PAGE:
Netflix, HBO Max, Apple TV+, ESPN+, Discovery +, Paramount +, and the list goes on. Lots of “pluses,” and lots of innovation in the at-home content space.
Quietly (and perhaps surprisingly) DVD rental service Redbox has managed to survive the streaming bonanza. Armed with a reimagined business model, Redbox announced Monday it will go public in a merger with a SPAC called Seaport Global Acquisition Corp.
Thinking Outside The Box
Redbox has managed to stave off the same fate as Blockbuster by renting new-release DVDs from its nationwide networks of iconic red kiosks. According to the company, around 70% of its customers are so-called “late adopters” (here’s an idea of what that means).
Redbox was acquired by turnaround expert Apollo Global in 2016:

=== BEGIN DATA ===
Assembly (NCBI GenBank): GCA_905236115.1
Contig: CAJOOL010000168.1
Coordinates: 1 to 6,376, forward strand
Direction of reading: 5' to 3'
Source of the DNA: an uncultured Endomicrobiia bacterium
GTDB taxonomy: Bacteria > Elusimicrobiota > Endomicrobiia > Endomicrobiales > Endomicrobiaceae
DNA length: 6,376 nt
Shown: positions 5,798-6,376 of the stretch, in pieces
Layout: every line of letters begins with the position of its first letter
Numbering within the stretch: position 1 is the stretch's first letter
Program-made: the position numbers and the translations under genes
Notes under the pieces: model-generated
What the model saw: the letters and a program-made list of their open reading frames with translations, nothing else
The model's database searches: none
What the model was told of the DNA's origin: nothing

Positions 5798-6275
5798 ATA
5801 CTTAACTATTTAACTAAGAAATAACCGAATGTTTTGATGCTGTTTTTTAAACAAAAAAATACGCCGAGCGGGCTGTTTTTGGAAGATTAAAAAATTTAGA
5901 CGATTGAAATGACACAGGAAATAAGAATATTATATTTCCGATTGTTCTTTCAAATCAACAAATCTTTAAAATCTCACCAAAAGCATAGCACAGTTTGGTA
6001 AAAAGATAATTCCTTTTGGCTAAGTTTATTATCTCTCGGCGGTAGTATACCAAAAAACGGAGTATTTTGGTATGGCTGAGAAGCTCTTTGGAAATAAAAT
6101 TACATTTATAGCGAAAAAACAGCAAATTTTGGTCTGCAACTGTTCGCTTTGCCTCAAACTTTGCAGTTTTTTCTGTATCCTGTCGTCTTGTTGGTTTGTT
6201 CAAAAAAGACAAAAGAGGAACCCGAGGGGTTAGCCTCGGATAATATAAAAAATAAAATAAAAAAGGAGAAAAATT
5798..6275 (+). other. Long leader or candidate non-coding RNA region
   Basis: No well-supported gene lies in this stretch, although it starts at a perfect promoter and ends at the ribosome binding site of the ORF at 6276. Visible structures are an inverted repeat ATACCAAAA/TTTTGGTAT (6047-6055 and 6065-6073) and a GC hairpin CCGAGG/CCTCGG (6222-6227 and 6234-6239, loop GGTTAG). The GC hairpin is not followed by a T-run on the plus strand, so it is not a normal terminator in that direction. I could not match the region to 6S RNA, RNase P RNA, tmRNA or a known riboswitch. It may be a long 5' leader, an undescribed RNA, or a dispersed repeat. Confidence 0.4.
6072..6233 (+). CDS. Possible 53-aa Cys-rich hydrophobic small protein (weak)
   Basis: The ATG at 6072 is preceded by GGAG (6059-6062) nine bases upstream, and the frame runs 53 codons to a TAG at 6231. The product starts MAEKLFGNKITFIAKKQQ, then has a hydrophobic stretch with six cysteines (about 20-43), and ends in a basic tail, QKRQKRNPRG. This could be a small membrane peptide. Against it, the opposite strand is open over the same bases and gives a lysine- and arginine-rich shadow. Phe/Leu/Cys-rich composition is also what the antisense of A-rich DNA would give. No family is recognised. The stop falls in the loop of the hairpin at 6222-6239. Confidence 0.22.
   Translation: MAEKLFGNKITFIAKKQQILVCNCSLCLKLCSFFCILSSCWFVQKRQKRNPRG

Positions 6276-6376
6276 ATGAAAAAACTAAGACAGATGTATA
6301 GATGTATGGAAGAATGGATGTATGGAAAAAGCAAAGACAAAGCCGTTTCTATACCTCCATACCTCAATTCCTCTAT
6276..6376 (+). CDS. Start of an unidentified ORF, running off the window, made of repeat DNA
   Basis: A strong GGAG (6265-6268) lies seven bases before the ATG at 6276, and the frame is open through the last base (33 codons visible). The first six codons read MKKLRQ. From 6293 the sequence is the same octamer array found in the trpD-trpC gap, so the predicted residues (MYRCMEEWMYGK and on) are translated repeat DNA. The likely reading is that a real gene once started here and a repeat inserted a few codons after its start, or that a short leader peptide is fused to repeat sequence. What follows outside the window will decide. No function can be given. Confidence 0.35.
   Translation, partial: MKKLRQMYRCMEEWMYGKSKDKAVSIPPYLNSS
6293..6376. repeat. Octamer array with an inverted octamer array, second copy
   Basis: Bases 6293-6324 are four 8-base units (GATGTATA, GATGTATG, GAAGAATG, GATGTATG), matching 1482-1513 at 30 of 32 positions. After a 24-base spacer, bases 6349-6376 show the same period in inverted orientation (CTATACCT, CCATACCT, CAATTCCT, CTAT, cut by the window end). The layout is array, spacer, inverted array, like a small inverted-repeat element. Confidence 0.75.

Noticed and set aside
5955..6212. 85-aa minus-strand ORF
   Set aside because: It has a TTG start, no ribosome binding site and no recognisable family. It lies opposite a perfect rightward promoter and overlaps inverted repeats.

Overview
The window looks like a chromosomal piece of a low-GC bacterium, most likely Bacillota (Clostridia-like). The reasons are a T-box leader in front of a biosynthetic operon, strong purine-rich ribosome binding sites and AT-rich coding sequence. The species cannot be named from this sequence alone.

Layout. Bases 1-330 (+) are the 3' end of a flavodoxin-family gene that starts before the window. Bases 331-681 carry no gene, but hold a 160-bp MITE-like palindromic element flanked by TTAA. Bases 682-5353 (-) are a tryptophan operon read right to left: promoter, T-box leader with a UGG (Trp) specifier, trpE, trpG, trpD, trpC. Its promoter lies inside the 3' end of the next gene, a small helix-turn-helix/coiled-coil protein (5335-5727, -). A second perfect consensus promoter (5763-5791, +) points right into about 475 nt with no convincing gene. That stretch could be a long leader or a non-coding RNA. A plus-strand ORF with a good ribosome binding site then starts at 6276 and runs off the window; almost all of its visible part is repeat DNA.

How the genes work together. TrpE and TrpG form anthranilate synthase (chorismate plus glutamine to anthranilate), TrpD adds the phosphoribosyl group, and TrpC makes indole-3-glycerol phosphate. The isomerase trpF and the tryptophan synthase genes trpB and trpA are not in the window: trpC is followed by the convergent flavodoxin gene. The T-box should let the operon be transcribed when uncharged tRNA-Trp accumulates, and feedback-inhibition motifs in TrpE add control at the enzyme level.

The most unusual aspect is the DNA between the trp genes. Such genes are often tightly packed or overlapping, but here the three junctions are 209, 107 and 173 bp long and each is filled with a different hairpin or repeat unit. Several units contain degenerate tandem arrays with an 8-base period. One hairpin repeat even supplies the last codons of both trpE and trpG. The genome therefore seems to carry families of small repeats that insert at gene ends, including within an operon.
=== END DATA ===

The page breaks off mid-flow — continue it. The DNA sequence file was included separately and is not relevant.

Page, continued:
- Since the takeover, Redbox has added streaming services Redbox On Demand and Redbox+, and now boasts over 39 million loyalty members.
- The company continues to sign distribution deals with major studios, and is preparing the tech to offer subscription on demand (SVOD) services. Now, Redbox needs an influx of funds to facilitate its transformation.
In a press release, Redbox said it is “well positioned to build on its legacy DVD rental business, accelerate its digital transformation and capture a significant and growing market opportunity.”
In Other News..there’s one more tiny bulletin to kick off the week in home entertainment. After rumors emerged over the weekend, AT&T confirmed a deal to combine its WarnerMedia division with rival Discovery, resulting in an immense $132 billion media empire – the 2nd largest worldwide by revenue (Disney’s still #1). A tough arena for a DVD rental business.